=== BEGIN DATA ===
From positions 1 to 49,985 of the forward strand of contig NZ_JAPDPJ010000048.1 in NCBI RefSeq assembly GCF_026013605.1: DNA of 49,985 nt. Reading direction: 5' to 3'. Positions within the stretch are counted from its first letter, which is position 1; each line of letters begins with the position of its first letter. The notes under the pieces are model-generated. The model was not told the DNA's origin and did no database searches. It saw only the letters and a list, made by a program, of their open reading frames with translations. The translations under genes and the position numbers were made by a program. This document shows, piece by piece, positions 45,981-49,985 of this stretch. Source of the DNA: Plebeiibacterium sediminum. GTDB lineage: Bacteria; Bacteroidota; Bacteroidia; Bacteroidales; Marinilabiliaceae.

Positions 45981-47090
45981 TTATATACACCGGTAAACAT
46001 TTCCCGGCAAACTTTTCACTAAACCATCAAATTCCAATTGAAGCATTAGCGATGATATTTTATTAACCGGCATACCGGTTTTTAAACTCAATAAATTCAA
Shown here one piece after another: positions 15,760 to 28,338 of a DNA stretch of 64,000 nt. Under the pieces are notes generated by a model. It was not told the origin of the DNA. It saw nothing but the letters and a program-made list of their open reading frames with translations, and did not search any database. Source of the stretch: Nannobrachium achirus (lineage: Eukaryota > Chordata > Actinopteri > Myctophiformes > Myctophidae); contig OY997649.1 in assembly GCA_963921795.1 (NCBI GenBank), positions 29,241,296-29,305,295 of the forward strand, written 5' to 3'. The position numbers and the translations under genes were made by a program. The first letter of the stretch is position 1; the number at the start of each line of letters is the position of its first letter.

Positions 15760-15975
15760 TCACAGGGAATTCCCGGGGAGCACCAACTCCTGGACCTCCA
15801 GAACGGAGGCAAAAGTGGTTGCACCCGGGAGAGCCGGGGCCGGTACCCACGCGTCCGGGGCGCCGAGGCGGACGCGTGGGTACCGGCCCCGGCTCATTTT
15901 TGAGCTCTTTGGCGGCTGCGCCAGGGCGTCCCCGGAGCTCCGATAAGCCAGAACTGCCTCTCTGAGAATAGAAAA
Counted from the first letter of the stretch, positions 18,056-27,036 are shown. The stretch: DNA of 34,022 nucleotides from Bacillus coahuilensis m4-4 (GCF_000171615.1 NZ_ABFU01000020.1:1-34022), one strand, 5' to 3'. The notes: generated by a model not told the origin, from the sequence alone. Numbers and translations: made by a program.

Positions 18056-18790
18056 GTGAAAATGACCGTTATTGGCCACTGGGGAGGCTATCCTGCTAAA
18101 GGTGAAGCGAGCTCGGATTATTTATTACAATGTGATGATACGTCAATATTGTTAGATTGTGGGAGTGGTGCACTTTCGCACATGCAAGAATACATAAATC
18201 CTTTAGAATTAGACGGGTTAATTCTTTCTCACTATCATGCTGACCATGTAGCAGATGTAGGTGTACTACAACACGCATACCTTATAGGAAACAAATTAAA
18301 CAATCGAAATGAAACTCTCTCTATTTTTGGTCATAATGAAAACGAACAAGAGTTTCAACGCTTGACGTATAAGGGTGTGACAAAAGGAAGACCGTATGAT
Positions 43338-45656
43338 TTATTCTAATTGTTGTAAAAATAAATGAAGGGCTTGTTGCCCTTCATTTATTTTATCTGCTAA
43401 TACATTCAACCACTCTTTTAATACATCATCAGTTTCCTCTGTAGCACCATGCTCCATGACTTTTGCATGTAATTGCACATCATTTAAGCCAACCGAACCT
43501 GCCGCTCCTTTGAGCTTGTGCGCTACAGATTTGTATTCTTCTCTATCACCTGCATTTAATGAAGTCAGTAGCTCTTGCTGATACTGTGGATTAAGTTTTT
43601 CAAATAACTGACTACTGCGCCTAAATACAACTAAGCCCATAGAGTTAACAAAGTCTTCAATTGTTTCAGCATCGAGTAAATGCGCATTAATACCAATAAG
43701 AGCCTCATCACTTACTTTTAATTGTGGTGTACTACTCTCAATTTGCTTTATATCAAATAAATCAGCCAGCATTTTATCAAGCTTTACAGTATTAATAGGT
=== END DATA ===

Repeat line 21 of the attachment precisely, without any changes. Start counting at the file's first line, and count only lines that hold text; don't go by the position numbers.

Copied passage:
43701 AGCCTCATCACTTACTTTTAATTGTGGTGTACTACTCTCAATTTGCTTTATATCAAATAAATCAGCCAGCATTTTATCAAGCTTTACAGTATTAATAGGT